Location: Melbourne FL, USA - Pine and Palmetto Flatland, Sandy and Acidic
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Hey Shelly, I think the best place to start out is a credible intentional community around your area. This requires less commitment and allows you more time to reflect on what you would desire most with the addition to exposure to an atmosphere relevant to your pursuits.
 
Shelly Stern
Posts: 23
Location: Minnesota
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Thanks for the replies, everyone! Unfortunately with my job I am unable to do anything in my spare time, I work 84 hours a week and live at my job for 6 weeks at a time then I am only home for about 7 or 8 days, so the only free time I have is pretty much spent researching online. I would love to be able to join a community or volunteer on a farm but my free time is so limited even when I'm home, rushing to see family and friends and get 6 weeks worth of errands done in a few days. I was hoping to do all my research online while I am working so that when I have enough money to quit my job, I could just dive in and do it then.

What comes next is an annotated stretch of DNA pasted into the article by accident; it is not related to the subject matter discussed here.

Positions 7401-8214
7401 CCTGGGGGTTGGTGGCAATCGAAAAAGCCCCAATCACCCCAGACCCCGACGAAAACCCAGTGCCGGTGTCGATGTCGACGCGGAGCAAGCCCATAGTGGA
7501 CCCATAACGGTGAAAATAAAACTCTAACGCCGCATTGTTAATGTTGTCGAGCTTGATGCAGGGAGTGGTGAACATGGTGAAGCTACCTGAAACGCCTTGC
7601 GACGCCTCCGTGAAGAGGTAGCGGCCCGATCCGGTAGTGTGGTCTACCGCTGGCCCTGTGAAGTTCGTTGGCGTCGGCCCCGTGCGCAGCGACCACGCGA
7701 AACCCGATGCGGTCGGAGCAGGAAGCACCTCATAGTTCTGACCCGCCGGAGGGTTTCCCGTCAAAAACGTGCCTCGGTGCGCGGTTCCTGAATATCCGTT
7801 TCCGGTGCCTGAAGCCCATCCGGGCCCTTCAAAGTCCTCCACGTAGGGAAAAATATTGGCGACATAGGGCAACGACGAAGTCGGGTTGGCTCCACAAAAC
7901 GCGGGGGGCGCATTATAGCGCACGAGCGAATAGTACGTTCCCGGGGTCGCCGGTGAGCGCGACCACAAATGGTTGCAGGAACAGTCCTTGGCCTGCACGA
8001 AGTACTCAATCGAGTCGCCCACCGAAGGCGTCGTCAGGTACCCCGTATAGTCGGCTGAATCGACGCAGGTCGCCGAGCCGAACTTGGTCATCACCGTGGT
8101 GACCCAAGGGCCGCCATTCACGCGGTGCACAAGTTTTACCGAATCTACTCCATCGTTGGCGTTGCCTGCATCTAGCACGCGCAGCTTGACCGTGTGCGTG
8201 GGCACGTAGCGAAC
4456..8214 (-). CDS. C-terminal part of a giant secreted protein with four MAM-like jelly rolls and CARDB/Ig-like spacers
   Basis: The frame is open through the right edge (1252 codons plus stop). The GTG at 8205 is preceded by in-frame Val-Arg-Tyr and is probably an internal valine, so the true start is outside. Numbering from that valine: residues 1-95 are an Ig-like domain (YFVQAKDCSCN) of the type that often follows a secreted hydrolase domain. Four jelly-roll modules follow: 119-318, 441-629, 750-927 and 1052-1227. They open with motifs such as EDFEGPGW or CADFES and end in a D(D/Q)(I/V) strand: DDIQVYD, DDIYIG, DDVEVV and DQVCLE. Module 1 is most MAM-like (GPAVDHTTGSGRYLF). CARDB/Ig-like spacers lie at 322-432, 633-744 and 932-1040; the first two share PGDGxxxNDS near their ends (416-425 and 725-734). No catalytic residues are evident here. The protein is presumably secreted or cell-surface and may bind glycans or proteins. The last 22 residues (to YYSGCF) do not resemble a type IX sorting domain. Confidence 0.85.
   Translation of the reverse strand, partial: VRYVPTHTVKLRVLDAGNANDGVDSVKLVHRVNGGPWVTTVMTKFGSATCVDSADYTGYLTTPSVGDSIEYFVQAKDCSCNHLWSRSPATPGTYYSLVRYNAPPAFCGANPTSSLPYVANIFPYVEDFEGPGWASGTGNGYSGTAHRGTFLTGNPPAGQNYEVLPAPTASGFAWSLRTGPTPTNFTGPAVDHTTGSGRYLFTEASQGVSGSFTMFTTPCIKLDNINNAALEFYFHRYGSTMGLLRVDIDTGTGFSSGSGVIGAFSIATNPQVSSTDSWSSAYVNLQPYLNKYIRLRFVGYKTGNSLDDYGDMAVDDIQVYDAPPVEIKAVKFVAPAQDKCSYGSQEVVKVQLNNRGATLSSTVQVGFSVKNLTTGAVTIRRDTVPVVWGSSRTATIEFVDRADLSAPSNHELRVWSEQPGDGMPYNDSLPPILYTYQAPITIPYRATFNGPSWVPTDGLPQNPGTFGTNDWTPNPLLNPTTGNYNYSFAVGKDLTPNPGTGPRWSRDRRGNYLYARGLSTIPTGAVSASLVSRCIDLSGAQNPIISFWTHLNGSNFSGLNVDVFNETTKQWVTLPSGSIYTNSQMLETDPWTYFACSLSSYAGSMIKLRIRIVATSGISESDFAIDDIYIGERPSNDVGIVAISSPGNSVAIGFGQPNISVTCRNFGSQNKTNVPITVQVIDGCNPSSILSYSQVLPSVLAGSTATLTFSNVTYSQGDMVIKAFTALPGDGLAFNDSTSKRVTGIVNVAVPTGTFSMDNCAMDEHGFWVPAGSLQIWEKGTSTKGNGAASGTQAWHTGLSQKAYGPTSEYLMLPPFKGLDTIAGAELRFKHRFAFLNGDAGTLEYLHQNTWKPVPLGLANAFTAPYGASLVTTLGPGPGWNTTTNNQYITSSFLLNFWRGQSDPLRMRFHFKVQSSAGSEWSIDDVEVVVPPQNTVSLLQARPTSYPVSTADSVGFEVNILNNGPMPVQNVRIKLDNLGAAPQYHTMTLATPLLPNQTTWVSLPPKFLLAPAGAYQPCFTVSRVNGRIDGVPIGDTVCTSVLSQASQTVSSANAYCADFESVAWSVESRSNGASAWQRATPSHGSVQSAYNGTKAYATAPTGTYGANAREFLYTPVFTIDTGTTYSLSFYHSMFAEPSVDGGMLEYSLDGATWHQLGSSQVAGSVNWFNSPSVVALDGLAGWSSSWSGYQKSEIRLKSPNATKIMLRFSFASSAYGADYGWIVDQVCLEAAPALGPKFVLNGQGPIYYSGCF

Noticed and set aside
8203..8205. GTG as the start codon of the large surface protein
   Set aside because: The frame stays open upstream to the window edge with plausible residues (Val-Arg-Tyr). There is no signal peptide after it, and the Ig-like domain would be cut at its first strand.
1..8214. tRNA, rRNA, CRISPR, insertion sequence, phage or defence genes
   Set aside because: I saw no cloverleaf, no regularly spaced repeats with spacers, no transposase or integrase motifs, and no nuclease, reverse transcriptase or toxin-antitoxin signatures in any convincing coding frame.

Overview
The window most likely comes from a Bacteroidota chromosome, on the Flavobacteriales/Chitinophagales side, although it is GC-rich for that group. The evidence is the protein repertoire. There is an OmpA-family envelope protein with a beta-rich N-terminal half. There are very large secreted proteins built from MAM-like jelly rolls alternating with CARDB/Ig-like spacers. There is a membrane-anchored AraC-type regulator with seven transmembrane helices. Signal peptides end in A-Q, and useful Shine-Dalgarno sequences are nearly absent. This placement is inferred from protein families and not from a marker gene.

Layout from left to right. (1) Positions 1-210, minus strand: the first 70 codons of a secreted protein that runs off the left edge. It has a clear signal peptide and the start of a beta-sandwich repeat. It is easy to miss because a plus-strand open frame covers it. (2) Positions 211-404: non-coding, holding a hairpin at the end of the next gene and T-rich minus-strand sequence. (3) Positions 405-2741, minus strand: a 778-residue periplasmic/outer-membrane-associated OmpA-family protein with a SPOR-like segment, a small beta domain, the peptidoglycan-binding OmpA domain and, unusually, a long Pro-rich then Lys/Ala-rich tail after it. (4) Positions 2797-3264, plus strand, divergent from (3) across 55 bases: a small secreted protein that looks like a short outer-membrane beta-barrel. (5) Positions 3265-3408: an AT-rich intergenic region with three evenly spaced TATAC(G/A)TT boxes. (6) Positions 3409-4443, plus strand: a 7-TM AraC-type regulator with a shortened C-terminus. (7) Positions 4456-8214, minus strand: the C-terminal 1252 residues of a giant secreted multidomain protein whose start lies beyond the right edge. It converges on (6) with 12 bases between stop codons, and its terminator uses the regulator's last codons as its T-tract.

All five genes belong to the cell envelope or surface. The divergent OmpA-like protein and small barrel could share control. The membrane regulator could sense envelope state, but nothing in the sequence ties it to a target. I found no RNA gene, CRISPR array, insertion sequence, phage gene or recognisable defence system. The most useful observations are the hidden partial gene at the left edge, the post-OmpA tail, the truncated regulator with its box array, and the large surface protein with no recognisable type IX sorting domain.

Jennifer Wadsworth
Posts: 2679
Location: Phoenix, AZ (9b)
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Hey Shelley:

Good question!

I think you first need to figure out WHERE you want to live and then look to the climate for inspiration. Climate will dictate whether you need a home sheltered with thermal mass (cold climates and hot climates) or one where thermal mass would make things UNBEARABLE (like the humid tropics).

Once you identify WHERE - you can identify HOW and WITH WHAT. Look to historic vernacular architecture as this will be very telling both in the methods and materials used. These folks didn't have electricity - how did they stay warm/cool? They were ingenious! They also had to provide for their water needs - how did they do it? Cisterns, wells, canals? And they used locally sourced materials.

Here in the desert, we have an abundance of clay appropriate for adobe brick, earthbag or rammed earth construction. This style of building also gives us that thermal mass we need to protect us from extreme heat. I want to DEFLECT the summer sun as much as possible so I will have few, if any, windows on the western exposure. I may also build an earth berm on the western exposure to further limit the heat gain from late afternoon sun and put a logdepole pergola between it and the house and grow shade vines on it. In MN where you live - all of that might be counterproductive - you most likely want to harvest sun - not run for cover from it! Ditto you will probably have different water harvesting methods, energy needs (more money spent on heating so a glass house on the south side to harvest heat passively, something like a kachelofen/rocket mass heater/kang system), etc.